Thank you, Ms. G. Thank you for the dozens of scribbled encouragement notes write to my son. Thank you for reading and working hard to take my son’s perspective. You listen to our family and create the most robust and lively solutions.  We appreciate you.

 

Comments

  1. Hannah says:

    This is brilliant!!
    What a spectacular teacher.
    I hope this learning transcends shouting days too!
    ox

    • A Quiet Week says:

      Thank you Hannah! We feel very lucky to have had such wonderful experiences at our school. The entire staff is progressive and well educated. Lucky us!

      Tyoma still shouts at the Kitty (it’s a vocal tic), but he has developed and interest in petting her and getting her water. Baby steps!

      Thank you very much for visiting with me! 🙂

  2. Life&Ink says:

    So, visions of the abominable snowman from Bugs Bunny flashed into my head as I read your post. I wanted to grab Tyoma’s teacher and say, “I will call her George, and I will hug her and pet her.” All affectionately of course, just because I get all happy inside when I hear about someone who is a brilliant thinker and because of the flexibility of their thinking can make connections and thus solve situations. Genius. And love. And so very wonderful for Tyoma and mom. 🙂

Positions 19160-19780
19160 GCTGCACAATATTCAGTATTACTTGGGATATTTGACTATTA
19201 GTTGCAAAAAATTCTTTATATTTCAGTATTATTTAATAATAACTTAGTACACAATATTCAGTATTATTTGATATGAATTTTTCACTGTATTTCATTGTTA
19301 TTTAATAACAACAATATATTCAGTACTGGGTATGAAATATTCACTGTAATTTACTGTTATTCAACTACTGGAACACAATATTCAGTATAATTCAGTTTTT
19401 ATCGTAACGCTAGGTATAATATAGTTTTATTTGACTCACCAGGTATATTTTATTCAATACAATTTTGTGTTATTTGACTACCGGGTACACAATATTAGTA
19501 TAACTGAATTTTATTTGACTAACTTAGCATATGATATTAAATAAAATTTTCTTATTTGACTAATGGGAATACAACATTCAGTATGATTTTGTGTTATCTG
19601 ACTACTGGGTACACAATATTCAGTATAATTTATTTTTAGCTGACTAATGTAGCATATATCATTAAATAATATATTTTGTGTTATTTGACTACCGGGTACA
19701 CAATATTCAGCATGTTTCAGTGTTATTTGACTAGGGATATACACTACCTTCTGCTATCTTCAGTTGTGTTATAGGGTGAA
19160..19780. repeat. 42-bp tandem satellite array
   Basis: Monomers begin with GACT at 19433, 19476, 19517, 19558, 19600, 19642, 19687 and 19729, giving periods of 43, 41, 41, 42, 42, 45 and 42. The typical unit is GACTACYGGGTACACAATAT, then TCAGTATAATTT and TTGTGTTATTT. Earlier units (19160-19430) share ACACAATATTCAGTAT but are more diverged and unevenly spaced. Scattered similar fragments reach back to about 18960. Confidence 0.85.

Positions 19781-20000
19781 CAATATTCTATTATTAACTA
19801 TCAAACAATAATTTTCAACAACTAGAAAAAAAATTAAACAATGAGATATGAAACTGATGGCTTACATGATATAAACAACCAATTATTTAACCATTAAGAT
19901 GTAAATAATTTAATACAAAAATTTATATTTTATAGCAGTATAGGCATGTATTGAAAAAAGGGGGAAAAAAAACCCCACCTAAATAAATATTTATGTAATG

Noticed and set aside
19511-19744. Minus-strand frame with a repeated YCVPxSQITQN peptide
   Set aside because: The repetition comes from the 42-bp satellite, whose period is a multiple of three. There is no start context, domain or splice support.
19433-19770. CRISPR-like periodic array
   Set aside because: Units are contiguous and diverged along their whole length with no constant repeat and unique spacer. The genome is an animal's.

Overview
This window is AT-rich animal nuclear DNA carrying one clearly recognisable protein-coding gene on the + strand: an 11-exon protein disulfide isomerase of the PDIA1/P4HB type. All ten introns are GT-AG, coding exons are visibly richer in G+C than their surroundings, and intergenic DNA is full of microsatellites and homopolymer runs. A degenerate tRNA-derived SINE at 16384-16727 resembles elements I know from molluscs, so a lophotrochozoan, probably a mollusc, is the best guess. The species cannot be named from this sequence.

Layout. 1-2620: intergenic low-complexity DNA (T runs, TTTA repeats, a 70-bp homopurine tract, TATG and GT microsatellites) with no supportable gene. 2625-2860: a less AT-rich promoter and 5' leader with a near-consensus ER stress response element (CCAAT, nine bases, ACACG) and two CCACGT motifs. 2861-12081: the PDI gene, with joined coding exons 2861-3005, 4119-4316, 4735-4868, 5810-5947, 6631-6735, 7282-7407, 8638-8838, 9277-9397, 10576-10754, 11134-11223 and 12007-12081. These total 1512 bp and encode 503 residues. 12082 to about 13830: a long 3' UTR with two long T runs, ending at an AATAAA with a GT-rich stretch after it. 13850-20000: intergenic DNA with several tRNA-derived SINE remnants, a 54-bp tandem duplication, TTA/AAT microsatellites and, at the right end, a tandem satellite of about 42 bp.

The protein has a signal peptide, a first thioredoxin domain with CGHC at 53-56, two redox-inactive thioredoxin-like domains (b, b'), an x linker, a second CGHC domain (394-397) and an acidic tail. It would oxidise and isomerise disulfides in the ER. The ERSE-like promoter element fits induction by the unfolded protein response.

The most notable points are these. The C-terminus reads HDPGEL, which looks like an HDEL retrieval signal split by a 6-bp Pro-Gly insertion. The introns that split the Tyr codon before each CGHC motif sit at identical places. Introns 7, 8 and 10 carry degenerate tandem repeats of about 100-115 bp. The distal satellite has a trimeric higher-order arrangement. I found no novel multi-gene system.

• A Quiet Week says:

      Oh! I snorted fizzy soda water right up my nose! How perfectly apt! I loved those old cartoons, and the image is perfect!

      Flexibility is so essential! The more connections that can be forged, the more creativity blossoms. A high five to you for working so hard to get Teddy what he needed. I am lucky to be surrounded by people who understand neurological variation and how to accomodate! 🙂

      • Life&Ink says:

        Just so you know, I consider causing someone to snort liquid up their nose a very high compliment. 🙂

  3. Sandra says:

    After what seems like a life long battle of finding the right people to surround my son with to provide the support he needs to have a positive educational experience, I am feeling your joy. One in a million. Blessed xo

    • A Quiet Week says:

      Thank you so much Sandra!

      In many ways, we might struggle–seeking what will work next and understanding T’s unique development.
      Yet, our entire team cares about Tyoma and genuinely wants to make his educational experience outstanding.

      I am grateful everyday. I appreciate your visit and encouragement.

I ♥ Comments!

Fill in your details below or click an icon to log in:

WordPress.com Logo

You are commenting using your WordPress.com account. Log Out / Change )

Twitter picture

You are commenting using your Twitter account. Log Out / Change )

Facebook photo

You are commenting using your Facebook account. Log Out / Change )

Google+ photo

You are commenting using your Google+ account. Log Out / Change )

Connecting to %s